this would need:
1. AI built in to it
2. lasers than can instantly cut through just about anything
3. personal jet engines / rockets and the stability software necessary for flight (ignoring acrobatics)
4. palm based energy blasters
5. kinetic energy dispersal system (whatever it is that makes Stark's insides not flatten when he comes to a stop like that; this is by far the most important aspect)

I doubt we can get an AI powerful enough before 2050 even with the singularity.

The lasers might be possible if we can come up with a powerful enough power source and miniaturization processes (they are basically industrial cutting lasers with a couple of orders of magnitude more power).

If the propulsion system ever happens, it will be someone's fantasy as we would have already come up with far better transportation systems (due to having a solution to #5). The AI would be necessary for adjusting the system to maintain stability.

The palm blasters are an interesting concept. It might be possible to emit a waveform with enough power to break molecular bonds and enough direction to be useful and not to leave behind harmful radiation. However the effect would be more like a lightning bolt than any energy weapon depicted in the movies. The AI would be necessary for the targeting estimates. The kinetic dispersal system would also be necessary for dealing with the recoil of the system.

To say whether or not such a kinetic dispersal system is possible would require a deeper understanding of physics than what we currently have. Newtonian mechanics would prohibit it, but perhaps there is a way to construct something akin to a mass effect field (warp field, spacetime relocation mechanism, etc.), thus reducing the mass of the suit and contents to the point where the momentum is negligible. Such a construct would permit things like FTL travel (useful for time travel only as other uses would be covered by non-euclidean environments), non-euclidean environments (and the nearly incomprehensible energy sources and advancements available with them), and the warping of space-time to exhibit effects like teleportation (teleportation would be the act of moving in a non-euclidean environment; we wouldn't have a need for travel by motorized propulsion systems as we could simply ignore the space between points A and B).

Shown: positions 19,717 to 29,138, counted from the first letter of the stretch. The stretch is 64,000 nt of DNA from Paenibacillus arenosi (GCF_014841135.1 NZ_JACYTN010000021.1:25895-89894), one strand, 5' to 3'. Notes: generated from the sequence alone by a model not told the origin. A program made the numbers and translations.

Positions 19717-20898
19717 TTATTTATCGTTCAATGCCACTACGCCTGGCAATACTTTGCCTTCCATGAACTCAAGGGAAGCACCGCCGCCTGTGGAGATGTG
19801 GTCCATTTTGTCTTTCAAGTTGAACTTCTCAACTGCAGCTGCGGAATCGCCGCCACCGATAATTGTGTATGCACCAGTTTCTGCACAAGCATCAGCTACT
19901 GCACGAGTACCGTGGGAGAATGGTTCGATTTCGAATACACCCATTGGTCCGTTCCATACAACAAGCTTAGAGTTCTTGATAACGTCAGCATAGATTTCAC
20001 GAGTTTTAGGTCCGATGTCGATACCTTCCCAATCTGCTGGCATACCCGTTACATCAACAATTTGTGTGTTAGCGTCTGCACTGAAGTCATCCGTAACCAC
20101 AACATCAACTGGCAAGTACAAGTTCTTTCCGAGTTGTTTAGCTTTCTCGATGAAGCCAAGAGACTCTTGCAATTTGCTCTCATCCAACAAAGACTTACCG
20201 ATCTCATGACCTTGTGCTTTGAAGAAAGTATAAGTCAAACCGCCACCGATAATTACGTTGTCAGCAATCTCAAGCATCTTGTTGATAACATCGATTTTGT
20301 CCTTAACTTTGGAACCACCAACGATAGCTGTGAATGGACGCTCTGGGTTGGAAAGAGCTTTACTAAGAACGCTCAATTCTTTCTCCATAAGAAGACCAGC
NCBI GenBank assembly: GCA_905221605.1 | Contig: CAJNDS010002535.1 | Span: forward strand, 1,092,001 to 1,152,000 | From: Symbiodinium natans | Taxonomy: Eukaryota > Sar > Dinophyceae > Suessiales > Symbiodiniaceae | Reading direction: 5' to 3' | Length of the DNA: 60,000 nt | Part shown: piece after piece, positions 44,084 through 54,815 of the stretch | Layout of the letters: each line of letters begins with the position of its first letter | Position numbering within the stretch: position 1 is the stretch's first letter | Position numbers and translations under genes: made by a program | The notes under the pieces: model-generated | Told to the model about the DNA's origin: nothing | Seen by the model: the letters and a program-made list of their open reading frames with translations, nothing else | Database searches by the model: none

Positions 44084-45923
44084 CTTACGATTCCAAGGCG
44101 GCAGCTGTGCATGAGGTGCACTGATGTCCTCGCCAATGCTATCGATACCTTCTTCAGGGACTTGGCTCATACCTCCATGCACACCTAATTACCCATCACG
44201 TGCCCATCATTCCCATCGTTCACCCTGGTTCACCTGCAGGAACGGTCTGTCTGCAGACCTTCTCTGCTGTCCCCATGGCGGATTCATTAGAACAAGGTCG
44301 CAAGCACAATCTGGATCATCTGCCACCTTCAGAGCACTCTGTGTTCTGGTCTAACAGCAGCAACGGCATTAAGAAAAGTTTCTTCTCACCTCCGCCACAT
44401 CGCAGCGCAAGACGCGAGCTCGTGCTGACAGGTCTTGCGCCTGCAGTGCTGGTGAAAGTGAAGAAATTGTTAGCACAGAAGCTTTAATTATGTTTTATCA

In short, to create the Iron Man suit, we would necessarily already be at least a type III civilization on the Kardashev scale and the concept of why we might make the suit wouldn't make sense. For weapons, lasers, bullets, rockets and blasters are quite useless compared to simply relocating the spacetime in which the opponent occupies. The concept of serious machine assisted locomotion would be equally laughable, devices that would exist would only be for our amusement.

Comment Re:No? (Score 1) 688

as an aside:

My favorite language is JavaScript, followed by Perl then Python.

C# is nice, but dealing with tons of really poorly designed libraries drags it down. It is amazing what crappy developers can do to make working on a program not fun.